Gift #1063: Indiana in 200 Objects – Natural History

Last year Indiana celebrated its bicentennial and the state museum put together a special exhibit called “Indiana in 200 objects”  This was the last weekend of the exhibit, so I headed off today to spend the day at the museum.  I had expected something of a linear history of Indiana presented by objects, but they put together a much more creative exhibit by grouping the artifacts according to theme.  There was everything from fossils to fuel engines, jars to jackets, stained glass to specimens of taxidermy, and everything in between – all unique objects to persons, places, or events in Indiana history.  Today I’ll share some of my favorites of Indiana’s natural history.

I was delighted to see a display of Gene Stratton Porter.  She is one of my heroines; being a tireless environmental advocate, an authoress, an accomplished artist, photographer, and naturalist.  I hope one day to visit her home and the museum there.  One of the most endearing aspects of her personality is that she loved moths. The exhibit displayed this lovely photo of her with some moths and one of her hand colored book-plates from her book Moths of the Limberlost.

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Indiana was home to abundant flocks of passenger pigeons, largely thought to be the most numerous bird in America.  The flocks were decimated and hunted into oblivion in a matter of a few decades.  Indiana’s last bird was shot in 1896 (according to some sources – there’s some discrepancy).  This bird was a silent testimony to the destruction that was left behind in the wake of pioneer settlement.

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The Whooping Crane has a happier story.  They once migrated through the state, but were rare by the late 1800s.  In 1941, the worldwide population numbered only 15 individuals.  After intensive captive-breeding programs, the cranes once again returned to Indiana in 2001 following an ultra-light aircraft along their historic migratory route.  I learned that the aircraft program was discontinued last year, but the birds are still coming through and their populations are more stable.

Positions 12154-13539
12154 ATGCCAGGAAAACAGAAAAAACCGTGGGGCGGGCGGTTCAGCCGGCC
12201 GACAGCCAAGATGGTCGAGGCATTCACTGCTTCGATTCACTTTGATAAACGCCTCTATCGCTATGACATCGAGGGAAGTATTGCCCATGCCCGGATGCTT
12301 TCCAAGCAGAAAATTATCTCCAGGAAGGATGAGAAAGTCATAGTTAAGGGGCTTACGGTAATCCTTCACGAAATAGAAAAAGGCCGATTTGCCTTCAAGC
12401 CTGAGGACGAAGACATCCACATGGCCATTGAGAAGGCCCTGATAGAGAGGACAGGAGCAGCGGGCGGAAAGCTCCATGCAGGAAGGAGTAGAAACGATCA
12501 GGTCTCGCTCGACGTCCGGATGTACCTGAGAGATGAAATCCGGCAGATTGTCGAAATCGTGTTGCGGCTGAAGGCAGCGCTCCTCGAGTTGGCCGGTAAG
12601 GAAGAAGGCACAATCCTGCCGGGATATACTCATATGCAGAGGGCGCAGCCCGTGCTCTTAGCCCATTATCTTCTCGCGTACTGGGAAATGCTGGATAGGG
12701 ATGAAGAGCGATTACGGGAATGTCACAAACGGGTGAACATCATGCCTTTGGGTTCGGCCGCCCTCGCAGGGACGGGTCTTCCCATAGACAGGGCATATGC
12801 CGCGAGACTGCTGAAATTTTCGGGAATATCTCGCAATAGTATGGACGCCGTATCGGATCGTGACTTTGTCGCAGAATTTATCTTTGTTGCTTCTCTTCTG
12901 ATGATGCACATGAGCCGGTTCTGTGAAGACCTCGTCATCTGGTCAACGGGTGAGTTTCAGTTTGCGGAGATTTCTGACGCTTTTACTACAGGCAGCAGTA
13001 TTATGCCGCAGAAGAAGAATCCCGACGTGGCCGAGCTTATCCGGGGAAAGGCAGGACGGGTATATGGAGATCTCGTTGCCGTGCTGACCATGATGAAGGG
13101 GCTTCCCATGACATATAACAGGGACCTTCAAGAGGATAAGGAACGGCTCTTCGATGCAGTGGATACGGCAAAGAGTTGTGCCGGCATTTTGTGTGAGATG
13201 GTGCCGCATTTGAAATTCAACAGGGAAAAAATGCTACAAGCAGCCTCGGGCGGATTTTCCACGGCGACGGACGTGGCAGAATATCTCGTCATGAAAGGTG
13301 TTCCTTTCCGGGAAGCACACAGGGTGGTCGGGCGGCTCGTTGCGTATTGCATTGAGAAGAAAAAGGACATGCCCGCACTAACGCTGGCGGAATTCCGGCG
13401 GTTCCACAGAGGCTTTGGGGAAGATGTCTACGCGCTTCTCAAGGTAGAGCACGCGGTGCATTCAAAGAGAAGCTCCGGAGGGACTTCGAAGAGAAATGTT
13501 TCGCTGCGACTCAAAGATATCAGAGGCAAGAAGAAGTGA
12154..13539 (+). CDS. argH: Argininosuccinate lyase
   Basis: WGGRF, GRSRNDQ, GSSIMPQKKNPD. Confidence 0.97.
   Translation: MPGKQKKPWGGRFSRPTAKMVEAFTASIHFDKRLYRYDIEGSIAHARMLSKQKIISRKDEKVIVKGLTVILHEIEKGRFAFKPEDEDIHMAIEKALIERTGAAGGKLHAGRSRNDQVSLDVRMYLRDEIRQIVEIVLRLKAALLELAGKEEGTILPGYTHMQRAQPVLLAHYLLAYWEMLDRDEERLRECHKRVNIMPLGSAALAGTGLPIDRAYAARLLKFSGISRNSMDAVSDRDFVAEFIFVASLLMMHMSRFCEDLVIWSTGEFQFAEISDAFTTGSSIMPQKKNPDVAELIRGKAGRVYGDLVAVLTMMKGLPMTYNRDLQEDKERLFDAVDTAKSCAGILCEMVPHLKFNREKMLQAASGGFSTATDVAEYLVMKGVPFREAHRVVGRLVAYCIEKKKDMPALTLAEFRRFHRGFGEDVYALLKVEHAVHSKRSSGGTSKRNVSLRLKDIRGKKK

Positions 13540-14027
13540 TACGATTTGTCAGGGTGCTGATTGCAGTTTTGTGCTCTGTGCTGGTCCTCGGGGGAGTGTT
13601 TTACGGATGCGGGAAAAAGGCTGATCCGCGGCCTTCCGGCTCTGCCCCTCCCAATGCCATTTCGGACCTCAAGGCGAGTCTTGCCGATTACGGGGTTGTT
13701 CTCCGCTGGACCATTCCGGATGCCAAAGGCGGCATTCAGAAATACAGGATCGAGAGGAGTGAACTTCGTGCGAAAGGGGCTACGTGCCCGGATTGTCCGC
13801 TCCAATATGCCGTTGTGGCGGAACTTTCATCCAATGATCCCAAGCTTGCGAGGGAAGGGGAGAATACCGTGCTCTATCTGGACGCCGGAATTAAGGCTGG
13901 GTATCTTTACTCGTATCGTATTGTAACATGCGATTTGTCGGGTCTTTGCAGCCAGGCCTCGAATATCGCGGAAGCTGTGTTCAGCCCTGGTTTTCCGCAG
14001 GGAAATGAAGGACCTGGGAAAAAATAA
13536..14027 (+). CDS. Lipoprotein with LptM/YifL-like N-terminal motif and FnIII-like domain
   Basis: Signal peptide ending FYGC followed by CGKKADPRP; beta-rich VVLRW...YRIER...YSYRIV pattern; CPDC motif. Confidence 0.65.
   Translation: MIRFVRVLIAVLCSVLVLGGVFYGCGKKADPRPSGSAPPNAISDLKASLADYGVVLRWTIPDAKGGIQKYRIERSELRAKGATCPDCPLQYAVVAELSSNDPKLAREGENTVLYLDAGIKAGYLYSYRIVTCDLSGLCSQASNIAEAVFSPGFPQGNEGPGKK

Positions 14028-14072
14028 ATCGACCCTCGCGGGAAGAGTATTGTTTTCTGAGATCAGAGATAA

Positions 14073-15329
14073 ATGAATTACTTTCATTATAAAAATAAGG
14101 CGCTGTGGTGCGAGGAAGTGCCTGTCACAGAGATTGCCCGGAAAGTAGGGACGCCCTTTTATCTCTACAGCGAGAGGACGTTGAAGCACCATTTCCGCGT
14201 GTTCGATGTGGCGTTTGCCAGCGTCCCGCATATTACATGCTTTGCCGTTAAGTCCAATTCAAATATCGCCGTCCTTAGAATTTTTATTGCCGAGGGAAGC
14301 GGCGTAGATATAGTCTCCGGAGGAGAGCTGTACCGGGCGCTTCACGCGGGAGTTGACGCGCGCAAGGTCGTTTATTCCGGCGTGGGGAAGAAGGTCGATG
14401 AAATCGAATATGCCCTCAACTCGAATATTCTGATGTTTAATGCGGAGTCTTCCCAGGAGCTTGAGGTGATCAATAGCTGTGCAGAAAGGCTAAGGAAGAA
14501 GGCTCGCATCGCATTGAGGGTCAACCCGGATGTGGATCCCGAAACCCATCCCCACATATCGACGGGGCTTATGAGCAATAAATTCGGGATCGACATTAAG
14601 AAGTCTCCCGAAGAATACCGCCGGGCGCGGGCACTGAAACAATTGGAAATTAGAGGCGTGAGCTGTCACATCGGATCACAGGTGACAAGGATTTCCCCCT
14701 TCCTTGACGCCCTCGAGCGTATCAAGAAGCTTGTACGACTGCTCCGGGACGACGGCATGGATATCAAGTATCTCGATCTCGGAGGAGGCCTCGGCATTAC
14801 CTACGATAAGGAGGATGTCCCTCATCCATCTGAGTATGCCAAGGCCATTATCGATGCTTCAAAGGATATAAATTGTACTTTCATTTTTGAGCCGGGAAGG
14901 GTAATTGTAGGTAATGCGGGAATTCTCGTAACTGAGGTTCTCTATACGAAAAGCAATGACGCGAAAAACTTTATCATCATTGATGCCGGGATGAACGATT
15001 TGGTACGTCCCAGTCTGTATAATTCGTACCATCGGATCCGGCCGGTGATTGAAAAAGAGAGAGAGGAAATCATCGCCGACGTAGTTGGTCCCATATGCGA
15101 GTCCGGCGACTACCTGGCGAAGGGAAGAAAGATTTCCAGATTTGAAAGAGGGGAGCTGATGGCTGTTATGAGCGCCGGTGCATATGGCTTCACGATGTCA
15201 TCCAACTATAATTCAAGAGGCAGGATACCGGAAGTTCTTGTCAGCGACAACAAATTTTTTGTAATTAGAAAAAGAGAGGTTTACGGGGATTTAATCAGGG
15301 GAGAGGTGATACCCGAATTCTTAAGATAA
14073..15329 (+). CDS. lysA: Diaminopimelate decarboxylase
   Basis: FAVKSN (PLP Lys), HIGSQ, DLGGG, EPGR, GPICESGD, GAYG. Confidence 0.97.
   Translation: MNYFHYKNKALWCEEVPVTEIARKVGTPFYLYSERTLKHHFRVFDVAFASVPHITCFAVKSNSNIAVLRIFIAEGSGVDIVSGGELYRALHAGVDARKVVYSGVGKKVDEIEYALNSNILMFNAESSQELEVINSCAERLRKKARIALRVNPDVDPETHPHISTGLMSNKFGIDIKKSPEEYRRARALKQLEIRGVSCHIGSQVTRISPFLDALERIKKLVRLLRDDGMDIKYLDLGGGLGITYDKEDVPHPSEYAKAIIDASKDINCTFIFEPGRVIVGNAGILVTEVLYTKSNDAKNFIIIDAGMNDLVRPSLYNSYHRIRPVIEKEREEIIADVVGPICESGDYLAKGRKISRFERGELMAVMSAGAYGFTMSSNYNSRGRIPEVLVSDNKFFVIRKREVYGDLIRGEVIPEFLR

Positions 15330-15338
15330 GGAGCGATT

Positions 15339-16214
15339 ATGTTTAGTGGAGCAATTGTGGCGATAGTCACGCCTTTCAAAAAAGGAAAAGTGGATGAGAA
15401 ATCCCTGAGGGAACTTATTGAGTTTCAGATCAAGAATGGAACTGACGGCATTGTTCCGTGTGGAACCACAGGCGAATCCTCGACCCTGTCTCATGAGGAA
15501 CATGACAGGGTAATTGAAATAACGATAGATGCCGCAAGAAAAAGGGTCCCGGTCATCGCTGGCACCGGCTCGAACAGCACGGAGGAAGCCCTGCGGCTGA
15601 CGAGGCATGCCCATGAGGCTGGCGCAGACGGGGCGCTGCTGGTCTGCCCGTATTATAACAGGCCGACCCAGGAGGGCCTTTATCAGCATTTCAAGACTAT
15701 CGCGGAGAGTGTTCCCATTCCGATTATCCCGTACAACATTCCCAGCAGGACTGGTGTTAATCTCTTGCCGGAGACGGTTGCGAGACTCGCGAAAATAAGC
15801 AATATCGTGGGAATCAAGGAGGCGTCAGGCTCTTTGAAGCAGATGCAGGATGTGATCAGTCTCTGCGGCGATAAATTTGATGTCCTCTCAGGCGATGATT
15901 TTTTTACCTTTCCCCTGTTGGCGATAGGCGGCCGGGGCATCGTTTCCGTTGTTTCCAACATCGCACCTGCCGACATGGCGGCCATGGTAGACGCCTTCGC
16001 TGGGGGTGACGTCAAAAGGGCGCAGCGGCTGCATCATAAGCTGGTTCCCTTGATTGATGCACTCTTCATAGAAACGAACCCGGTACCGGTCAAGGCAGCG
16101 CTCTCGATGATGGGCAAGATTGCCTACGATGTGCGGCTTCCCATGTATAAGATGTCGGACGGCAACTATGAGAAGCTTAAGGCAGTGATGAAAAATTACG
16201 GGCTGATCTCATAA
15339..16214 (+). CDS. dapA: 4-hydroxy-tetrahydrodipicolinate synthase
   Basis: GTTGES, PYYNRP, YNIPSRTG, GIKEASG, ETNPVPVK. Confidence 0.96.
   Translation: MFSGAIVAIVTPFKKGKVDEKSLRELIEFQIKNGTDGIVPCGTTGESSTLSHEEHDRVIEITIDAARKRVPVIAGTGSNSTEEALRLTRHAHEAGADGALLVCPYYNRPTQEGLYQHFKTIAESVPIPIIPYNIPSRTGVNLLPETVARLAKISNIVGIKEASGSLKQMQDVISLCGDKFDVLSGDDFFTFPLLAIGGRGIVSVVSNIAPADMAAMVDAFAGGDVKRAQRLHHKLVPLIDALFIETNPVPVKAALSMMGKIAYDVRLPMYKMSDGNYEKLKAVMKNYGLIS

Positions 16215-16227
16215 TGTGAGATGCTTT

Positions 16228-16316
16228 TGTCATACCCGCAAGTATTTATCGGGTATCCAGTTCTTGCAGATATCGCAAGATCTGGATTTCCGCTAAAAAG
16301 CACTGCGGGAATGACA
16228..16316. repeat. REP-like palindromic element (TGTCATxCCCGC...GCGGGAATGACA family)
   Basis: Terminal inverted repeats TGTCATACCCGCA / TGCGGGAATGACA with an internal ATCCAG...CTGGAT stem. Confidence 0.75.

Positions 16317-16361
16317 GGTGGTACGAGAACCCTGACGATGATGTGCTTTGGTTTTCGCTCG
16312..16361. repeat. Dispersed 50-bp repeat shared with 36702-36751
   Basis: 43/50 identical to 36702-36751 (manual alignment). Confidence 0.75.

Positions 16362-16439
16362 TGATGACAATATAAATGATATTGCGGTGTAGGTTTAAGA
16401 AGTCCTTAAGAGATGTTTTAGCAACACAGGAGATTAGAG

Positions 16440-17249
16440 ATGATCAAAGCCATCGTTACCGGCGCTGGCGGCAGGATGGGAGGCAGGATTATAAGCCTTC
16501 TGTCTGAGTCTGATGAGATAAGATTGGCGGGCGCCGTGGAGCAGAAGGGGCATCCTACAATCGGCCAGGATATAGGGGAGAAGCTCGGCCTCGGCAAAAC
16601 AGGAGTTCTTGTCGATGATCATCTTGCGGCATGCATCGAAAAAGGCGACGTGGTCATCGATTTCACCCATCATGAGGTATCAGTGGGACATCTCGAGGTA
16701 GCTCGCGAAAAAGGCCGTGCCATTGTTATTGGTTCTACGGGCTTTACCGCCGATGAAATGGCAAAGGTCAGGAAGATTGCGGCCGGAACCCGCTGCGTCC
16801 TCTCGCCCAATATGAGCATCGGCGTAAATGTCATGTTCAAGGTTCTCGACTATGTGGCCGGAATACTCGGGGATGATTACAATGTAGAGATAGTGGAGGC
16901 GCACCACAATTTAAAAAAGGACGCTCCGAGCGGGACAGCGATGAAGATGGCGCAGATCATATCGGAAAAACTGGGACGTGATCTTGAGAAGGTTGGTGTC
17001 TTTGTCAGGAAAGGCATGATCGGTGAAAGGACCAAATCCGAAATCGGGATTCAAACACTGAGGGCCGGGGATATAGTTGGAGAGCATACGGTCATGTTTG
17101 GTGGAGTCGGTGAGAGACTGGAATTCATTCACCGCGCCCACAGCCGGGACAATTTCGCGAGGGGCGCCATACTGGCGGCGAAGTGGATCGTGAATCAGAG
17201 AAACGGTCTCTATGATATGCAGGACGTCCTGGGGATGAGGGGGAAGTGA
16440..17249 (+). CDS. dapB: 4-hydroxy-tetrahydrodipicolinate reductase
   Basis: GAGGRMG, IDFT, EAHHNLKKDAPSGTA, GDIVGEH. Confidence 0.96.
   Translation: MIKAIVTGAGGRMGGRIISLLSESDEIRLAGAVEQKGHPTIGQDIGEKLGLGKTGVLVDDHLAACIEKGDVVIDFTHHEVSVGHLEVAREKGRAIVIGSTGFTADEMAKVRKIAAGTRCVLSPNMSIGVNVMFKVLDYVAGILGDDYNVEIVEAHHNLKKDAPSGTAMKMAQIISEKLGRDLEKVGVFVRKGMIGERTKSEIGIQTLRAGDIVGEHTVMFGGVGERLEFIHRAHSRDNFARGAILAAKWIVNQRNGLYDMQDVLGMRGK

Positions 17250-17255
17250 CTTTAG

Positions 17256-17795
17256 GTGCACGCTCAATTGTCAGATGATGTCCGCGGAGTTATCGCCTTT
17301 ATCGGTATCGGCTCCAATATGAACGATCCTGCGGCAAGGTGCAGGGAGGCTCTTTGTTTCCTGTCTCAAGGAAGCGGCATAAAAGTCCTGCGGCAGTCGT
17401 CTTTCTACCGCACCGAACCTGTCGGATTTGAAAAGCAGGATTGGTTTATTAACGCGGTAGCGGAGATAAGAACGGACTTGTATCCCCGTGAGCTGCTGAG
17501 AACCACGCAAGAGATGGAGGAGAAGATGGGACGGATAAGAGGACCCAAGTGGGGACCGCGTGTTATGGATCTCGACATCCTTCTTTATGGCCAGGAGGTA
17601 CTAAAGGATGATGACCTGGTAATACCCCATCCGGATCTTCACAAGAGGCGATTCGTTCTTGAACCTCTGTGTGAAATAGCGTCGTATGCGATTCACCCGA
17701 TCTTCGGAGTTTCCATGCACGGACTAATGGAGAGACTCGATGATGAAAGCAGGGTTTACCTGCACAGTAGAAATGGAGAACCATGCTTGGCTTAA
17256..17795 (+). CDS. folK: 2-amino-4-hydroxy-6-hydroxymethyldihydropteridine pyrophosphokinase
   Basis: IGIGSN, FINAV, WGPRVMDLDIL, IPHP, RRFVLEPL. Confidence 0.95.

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Long before settlers and passenger pigeons, Indiana was home to much larger creatures.  Several gigantic mastodon specimens have been preserved from the Ice Age.  This skeleton is over 13,000 years old and was excavated in 1998 on a farm near Fort Wayne.   At 6,000 pounds and 9-feet tall, I don’t think he’d make a good house pet.

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Indiana has a wealth of fossils.  The museum has a magnificent display on permanent exhibit and they recount an exciting and vibrant natural history recorded in stone.    In several areas of the state, you can find incredible hoards of fossils, including crinoids, like the one depicted here.  Deposited when Indiana was under water, crinoids were aquatic animals that looked more like plants.  Their graceful shapes and intricate patterns make them a favorite among collectors.

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Rich in caves, minerals, and other geologic treasures, Indiana is heaven for rock hounders.  During the Master Naturalist classes I took this past fall, one of my favorite lectures was on Indiana’s rocks and minerals.  The instructor brought in beautiful specimens and I had a wonderful time admiring them all.  This geode is a beautiful representative of the varied and rich geologic history Indiana has experienced.

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As I’ve gotten to know my state better, I’ve been amazed at the variety of ecosystems in this relatively small state.  Caves, forests, meadow, wetlands, bogs, rolling hills, and flat plains all can be found here.  And so too, can sand dunes.  At the northern tip of the state, Lake Michigan boasts of beautiful beaches of sand dunes.  It’s a fragile ecosystem, with extensive groves of beech and maple trees that stabilize the older dunes and protect them from erosion.  During the early 1900s, the dunes were in danger of destruction and concerned citizens actively worked to protect them.  Among the group were several artists that painted the dunes, raising awareness of their beauty and documenting the precious landscape.  Frank Dudley spent over 40 years painting his beloved dunes.  Due to him and the efforts of many others, the Dunes were designated a State Park in 1925.

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I hope you’ve enjoyed a brief look at the natural history of Indiana.  The exhibit did a wonderful job of highlighting the rich heritage of biologic and geologic diversity in our state and the importance of preserving and protecting it.  I’ll be sharing more of the exhibit in the next few days.  Happy weekend everyone!

Blessings to you,

Sarah

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